To explore the relationship between ABCE1 and tumor-Infiltrating lymphocytes (TILs), we conducted the landscape heatmap using the TISIDB database. The pan-cancer dataset in TISIDB includes 30 cancers. The correlation between ABCE1 expression and immune system was analyzed in pan-cancer dataset (Fig. 5A) and individual cancer dataset (Figures 5 and 6), respectively. As shown in Fig. 5A, the relations between ABCE1 expression and abundance of 28 TILs in pan-cancer were exhibited. Due to the potential prognostic value of ABCE1 in COAD, HNSC, LGG, LIHC, LUAD, and PAAD, the immune characteristics in these cancers were analyzed. In COAD, ABCE1 gene expression was negatively correlated with the infiltration of NK cells and DC, while appreciably positively correlated with that of Macrophages (Fig. 5B). In HNSC, ABCE1 gene expression was negatively correlated with the infiltration of DC, B cells, and T cells (Fig. 5C). In LGG, ABCE1 gene expression was negatively correlated with the infiltration of NK cells and Macrophages, while positively correlated with that of DC (Fig. 6A). In LIHC, ABCE1 gene expression was negatively correlated with the infiltration of DC, and positively correlated with that of macrophages (Fig. 6B). In LUAD, ABCE1 gene expression was negatively correlated with the infiltration of 4 TILs, including NK cells, DC, B cells, and T cells (Fig. 6C). In PAAD, ABCE1 gene expression was positively correlated with the infiltration of macrophages (Fig. 6D). Accordingly, these results strongly suggested that ABCE1 gene may play a crucial role in tumor immunity.

Figure 5.:
Correlation analysis of ABCE1 expression with immune infiltration cells. (A) The landscape of the relationship between ABCE1 and chemokine receptors in pan-cancers based on the TISIDB database (red means positive correlation and blue means negative correlation). (B, C) Correlation analysis of ABCE1 and infiltrating levels of NK, macrophages, DC, B cells and T cells in COAD (B) and HNSC (C). COAD = colon adenocarcinoma, HNSC = head and neck squamous cell carcinoma.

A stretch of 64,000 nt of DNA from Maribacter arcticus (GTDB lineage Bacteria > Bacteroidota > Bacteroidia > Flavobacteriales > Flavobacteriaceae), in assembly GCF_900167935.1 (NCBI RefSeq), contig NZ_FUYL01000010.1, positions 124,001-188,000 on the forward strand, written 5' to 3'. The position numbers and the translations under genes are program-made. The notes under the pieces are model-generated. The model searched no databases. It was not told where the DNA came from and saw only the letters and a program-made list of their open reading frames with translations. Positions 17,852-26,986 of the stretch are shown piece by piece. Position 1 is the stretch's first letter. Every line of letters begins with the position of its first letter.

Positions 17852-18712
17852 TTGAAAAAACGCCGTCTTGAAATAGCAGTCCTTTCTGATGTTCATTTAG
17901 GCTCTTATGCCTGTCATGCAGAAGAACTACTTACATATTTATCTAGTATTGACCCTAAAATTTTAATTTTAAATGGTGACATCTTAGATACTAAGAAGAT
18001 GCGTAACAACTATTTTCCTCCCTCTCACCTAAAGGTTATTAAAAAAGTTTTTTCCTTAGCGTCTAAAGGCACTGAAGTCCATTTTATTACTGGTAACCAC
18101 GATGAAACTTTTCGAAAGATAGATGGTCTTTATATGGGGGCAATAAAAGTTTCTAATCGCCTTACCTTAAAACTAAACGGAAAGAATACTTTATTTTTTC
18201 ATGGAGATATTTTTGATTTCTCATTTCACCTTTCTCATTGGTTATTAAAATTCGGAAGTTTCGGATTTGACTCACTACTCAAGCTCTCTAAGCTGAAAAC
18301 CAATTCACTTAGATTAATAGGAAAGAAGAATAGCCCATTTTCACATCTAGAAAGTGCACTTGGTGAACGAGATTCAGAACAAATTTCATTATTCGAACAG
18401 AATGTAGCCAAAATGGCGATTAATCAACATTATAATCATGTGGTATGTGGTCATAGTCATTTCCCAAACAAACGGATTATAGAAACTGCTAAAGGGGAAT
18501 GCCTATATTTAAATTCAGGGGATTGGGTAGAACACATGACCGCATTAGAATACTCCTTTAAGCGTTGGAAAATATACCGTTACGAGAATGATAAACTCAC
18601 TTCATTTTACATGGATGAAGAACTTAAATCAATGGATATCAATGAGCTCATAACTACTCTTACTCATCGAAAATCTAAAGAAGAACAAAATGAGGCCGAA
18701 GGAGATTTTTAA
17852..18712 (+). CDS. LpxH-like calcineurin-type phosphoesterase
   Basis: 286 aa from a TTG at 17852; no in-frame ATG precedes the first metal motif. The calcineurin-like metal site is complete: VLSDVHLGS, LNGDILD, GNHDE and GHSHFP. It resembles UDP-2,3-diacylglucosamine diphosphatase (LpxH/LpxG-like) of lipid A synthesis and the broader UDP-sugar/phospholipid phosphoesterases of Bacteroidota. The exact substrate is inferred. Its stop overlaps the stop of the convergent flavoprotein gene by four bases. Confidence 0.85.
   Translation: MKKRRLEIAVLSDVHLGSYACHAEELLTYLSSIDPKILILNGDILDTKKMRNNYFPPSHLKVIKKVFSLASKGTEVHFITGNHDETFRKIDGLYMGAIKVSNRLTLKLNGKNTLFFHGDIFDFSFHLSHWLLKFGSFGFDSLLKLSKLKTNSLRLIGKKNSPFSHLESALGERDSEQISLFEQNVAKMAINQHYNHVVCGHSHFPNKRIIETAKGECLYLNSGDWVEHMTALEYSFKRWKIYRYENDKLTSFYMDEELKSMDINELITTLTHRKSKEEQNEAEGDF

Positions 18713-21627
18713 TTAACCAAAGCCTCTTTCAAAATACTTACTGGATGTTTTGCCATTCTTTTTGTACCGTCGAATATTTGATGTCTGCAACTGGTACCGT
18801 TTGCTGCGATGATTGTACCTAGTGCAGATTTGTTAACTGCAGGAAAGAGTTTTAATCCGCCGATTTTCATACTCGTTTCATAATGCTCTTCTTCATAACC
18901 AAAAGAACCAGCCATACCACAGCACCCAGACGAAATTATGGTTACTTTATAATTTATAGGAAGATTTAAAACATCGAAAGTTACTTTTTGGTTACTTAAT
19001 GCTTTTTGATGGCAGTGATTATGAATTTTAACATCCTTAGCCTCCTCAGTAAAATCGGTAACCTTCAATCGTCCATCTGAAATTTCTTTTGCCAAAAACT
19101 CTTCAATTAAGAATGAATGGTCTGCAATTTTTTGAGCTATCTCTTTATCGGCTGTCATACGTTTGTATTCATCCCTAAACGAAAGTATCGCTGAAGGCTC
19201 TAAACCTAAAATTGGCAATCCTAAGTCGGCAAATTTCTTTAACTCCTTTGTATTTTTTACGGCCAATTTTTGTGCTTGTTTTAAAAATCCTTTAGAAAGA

Figure 6.:
Relevance between ABCE1 expression with infiltration levels of 5 immune cells. (A–D) Correlations between ABCE1 expression with TILs in LGG (A), LIHC (B), LUAD (C), and PAAD (D). TIL = tumor-infiltrating cells, LGG = lower grade glioma, LIHC = liver hepatocellular carcinoma, LUAD = lung adenocarcinoma, PAAD = pancreatic adenocarcinoma.

To further investigate the connection between ABCE1 gene expression and immune cell trafficking, we analyzed the correlations with chemokine receptors and chemokines using TISIB database (Figure S2–S5, Supplemental Digital Content, https://links.lww.com/MD/H957: https://links.lww.com/MD/H958: https://links.lww.com/MD/H959: https://links.lww.com/MD/H960). Specifically, the results showed that ABCE1 expression was negatively correlated with chemokine receptor CCR10 in most cancers (Figure S2, Supplemental Digital Content, https://links.lww.com/MD/H957, Figure S3, https://links.lww.com/MD/H958). Moreover, the relations between ABCE1 expression and abundance of 41 chemokines in pan-cancer were exhibited. (Figure S4, Supplemental Digital Content, https://links.lww.com/MD/H959).

3.4. Function of ABCE1 coexpression networks in PAAD

The above results identified significant associations between ABCE1 expression and the prognosis of cancers. Since ABCE1 has the best prognosis prediction accuracy in PAAD (Figs. 2 and 3), we analyzed the DEG networks of ABCE1 in TCGA to investigate the biological function of ABCE1, and PAAD was chosen as an example to illustrate the potential effect. The top 50 genes positively correlated with ABCE1 in PAAD were displayed in a heat map (Fig. 7A). Next, we perform a series of enrichment analyses to determine the correlated gene ontology (GO) terms and KEGG pathways. Results of the biological process categories from GO analysis showed ABCE1 and its coexpression genes mainly linked to the catalytic activity acting on RNA, helicase activity, ribonucleoprotein complex binding, ribosome biogenesis, nuclear transport, nucleocytoplasmic transport, and rRNA metabolic process (Fig. 7B). KEGG pathway enrichment analysis revealed that upregulated DEGs were primarily involved in RNA transport, ubiquitin mediated proteolysis, spliceosome, and ribosome biogenesis in eukaryotes (Fig. 7C).